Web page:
But the most unusual item on my fridge—depending on your perspective—was brought to my attention over the weekend. C was home from college for spring break, and while he was waiting for his bagel to toast, he was studying the items on the fridge. I had gone to the basement to get something, and when I returned, he said, “Hey Mom?”

“Yeah?” I responded.

“What’s this note on the fridge with the phone number that says ‘Do Not Call’?”

I burst out laughing because something that seemed so harmless to me suddenly took on a much more ominous and taunting quality. A post-it note with a phone number that we were not to call. Perhaps I was provoking my kids to see if they would take the bait and call this forbidden phone number.

Really, that was not it at all. I had been at work one day when I received one too many robo-calls on my cell phone. I contacted my carrier, and they gave me the number for the national “do not call” list. I had called, but now my kids needed to call from their own numbers. I had scrawled the number on this paper, and carefully labeled it, so I wouldn’t forget, and then, I stuck it on the fridge, so it wouldn’t get lost.

But my son’s interpretation of this note has given me an idea. If you suddenly find a note like this around your house, it’s probably not the national “do not call” registry, so I would suggest you not call it. Just don’t ask me where the note came from….

What if…?

I am a worst-case scenario kind of girl. You know all those things we spend time worrying about? I can worry with the best of them.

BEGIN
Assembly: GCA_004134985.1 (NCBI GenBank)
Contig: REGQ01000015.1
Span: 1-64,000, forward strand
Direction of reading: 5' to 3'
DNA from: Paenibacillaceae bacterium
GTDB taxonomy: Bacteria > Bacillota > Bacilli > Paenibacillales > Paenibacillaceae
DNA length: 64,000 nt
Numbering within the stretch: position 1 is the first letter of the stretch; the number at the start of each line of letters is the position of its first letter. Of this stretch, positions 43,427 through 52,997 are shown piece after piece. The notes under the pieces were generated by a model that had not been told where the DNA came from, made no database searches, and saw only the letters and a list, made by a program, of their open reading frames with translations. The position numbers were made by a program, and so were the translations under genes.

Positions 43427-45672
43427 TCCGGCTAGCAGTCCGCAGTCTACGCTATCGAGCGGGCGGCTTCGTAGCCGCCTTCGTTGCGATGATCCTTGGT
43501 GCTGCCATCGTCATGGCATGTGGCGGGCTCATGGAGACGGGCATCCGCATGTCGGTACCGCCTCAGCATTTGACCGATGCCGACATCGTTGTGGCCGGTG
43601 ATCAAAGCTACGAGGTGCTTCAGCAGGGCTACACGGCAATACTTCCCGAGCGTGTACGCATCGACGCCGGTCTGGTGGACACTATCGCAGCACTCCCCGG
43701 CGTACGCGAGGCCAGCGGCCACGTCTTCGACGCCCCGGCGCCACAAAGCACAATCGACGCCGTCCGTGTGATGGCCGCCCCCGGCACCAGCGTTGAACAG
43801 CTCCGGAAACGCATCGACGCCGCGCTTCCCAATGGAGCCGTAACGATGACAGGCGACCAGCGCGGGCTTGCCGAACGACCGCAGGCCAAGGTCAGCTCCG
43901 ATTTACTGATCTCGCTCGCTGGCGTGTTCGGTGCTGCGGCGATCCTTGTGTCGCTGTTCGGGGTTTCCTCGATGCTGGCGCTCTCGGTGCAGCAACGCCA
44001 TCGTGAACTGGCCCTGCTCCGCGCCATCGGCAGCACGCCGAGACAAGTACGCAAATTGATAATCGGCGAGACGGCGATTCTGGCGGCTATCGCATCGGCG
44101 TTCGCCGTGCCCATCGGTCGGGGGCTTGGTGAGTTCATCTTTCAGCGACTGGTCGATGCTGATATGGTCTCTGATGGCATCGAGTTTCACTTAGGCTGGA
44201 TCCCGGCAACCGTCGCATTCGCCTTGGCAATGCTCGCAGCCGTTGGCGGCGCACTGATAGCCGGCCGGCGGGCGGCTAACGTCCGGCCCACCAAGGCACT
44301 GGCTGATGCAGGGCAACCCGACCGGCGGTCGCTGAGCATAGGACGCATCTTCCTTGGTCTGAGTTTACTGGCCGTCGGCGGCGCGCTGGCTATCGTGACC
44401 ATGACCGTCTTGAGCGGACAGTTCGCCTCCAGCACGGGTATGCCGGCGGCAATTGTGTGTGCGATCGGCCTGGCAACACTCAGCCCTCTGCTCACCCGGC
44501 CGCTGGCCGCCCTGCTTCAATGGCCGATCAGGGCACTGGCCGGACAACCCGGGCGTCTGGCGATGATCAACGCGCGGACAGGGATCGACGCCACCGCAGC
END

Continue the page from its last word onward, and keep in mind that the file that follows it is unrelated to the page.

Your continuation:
In fact, my worrying started when I was just a tot. We would take a weekend drive in my father’s jeep out into the country and onto back roads that time forgot. They were rutted dirt roads that wound through the woods, over hills, and along streams. To my eyes, they were little more than hiking trails. I would often pipe up from the back seat, “Where are we gonna turn around, Daddy?” My tiny little worried mind couldn’t see how we could ever get back home.

But we always did.

If I let my imagination run wild, it can create situations that even the best imaginations would pass up as impossible. Not for me. Everything is worth worrying about because what if [insert worst-case scenario here] happens?

But what if it doesn’t?

What if I just stopped worrying? What if I recognized that many things are out of my control and worrying only makes me anxious, stressed, and robs me of the ability to enjoy where I am and what I am doing. Right. Now. What if I just stopped, took a breath, and let all the worry go? What if…?

If I were to stop worrying needlessly about things I can’t control, I would be able to enjoy the present moment. I could think more fully about the here and now. I could be present in and part of my own life. I could be a better role model for my children. What if I stopped worrying and was willing to let it go?

What if…?